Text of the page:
In addition, VEGF overexpression has been found to be present in over 50% of cholangiocarcinoma’s [10]. Regorafenib is an oral multi-kinase drug that potentially inhibits VEGF receptors (1-3, tyrosine-protein kinase receptor Tie-2 [TIE2]), stromal factors (platelet-derived growth factor receptor β [PDGFR-β] and fibroblast growth factor receptor 1 [FGFR1]), and multiple oncogenic kinases. Based on this data, regorafenib was tested in a single-arm, phase II trial in 43 patients with advanced/metastatic biliary tract cancer who failed at least 1 previous systemic chemotherapy treatment. Twenty-seven patients had primary ICC. The overall response rate (ORR) in this study was 11% and 44% of the patients had stable disease. The median progression free survival (mPFS) was 15.6 weeks (IC 90% 12.9-24.7 weeks) and the median OS was 15.6 weeks (IC 90% 23.3 – 74.3 weeks). In 18 months, 32% of the patients were alive [5]. Our patient has been benefiting greatly from this treatment, achieving survival over the expected.

One hypothesis about this increased response and improved survival with regorafenib is related to the tumor suppressor gene p53 functional loss, identified in the NGS test. Although no therapies are approved to address TP53 mutation or loss, tumors with this alteration can upregulate VEGF-A and VEGFR2, which may be a target to anti-VEGF drugs. A prospective study enrolled 500 patients to receive targeted agents based on the results from a 236 genes next-generation sequencing test. Treatment occurred in 188 patients, in which 106 had tumors harboring TP53 mutations. Outcome parameters analyzed were rate of stable disease ≥ 6 months/partial response/complete response; length of time to failure; overall survival. Use of VEGF/VEGFR inhibitors was independently associated with improvement in all these parameters. However, not statistically outcome improvement was observed in patients with TP53 wild-type tumors. The authors concluded that TP53 mutations may predict sensitivity to VEGF/VEGFR inhibitors [11], which could be a hypothesis to the unexpected response demonstrated by this case report.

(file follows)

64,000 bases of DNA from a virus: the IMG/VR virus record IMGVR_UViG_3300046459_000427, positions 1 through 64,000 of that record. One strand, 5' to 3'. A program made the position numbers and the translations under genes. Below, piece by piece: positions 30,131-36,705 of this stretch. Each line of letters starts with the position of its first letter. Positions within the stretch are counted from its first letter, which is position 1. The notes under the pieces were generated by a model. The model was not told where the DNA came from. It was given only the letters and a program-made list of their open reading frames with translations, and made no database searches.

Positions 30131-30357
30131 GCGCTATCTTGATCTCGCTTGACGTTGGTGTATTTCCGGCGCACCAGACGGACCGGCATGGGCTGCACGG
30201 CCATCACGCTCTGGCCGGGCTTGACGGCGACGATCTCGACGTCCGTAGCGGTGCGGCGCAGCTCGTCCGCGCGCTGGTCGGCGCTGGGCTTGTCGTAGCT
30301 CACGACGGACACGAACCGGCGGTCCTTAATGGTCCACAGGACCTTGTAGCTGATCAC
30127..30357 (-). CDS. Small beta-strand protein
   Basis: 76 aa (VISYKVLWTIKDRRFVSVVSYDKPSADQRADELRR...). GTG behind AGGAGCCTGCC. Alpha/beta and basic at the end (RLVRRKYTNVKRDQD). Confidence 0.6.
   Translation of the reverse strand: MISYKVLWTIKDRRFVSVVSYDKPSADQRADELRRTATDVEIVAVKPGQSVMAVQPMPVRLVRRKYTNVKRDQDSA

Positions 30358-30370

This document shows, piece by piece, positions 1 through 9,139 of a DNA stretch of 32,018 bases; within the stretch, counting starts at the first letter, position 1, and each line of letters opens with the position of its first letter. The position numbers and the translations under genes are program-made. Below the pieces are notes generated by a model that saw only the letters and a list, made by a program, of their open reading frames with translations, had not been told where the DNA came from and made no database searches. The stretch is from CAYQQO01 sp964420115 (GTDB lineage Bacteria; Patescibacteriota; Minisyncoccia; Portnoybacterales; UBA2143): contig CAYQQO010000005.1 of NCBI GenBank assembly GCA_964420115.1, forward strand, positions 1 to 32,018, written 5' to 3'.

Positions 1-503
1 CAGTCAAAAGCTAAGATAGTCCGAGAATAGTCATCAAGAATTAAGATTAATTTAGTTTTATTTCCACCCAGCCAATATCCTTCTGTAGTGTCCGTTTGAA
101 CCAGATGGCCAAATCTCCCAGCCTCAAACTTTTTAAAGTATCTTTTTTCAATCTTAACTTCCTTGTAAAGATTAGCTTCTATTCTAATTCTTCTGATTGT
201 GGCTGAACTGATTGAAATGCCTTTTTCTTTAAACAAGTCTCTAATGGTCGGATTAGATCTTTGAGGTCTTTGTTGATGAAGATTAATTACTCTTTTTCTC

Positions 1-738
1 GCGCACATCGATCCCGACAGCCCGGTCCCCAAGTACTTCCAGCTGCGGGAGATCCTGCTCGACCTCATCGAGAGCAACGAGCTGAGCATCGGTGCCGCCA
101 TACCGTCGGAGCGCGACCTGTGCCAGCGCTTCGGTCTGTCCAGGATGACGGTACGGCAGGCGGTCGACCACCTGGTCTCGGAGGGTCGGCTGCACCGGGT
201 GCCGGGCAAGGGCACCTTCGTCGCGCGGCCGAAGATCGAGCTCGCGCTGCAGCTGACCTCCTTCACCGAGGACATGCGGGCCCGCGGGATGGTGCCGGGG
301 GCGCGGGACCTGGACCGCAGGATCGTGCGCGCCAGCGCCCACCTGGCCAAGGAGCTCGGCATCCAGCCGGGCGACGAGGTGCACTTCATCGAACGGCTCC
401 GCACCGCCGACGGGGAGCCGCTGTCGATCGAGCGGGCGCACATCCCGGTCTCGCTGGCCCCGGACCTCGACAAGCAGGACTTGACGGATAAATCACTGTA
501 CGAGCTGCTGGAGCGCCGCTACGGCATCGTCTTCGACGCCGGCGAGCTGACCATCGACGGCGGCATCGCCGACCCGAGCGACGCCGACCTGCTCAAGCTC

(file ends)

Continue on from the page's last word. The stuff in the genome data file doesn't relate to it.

Another target that has been studied with successful results is FGFR2. A phase II trial with an FGFR inhibitor, BGJ398, which included 61 patients with advanced cholangiocarcinoma that harbored FGFR2 fusions, mutations or amplifications, showed ORR of 14.8% and disease control rate of 75.4%. Estimated median PFS was 5.8 months [12]. Another phase II trial, FIGHT-2, enrolled 146 patients in three different cohorts: cohort A (FGFR2 gene rearrangements/fusions), B (other FGF/FGFR gene alterations), or C (no FGF/FGFR gene alterations). All patients were exposed to pemigatinib, an oral FGFR 1,2 and 3 inhibitor. In cohorts B and C, no patients achieved response. Nevertheless, in cohort A, ORR was 35.5%, with disease control rate of 82%. Besides, the mPFS and mOS in this cohort were 6.9 months and 21.1 months, respectively (OS does not mature at cutoff). These data support the use of an FGFR2 inhibitor for previously treated patients with advanced cholangiocarcinoma harboring FGFR2 gene rearrangements/fusions [13].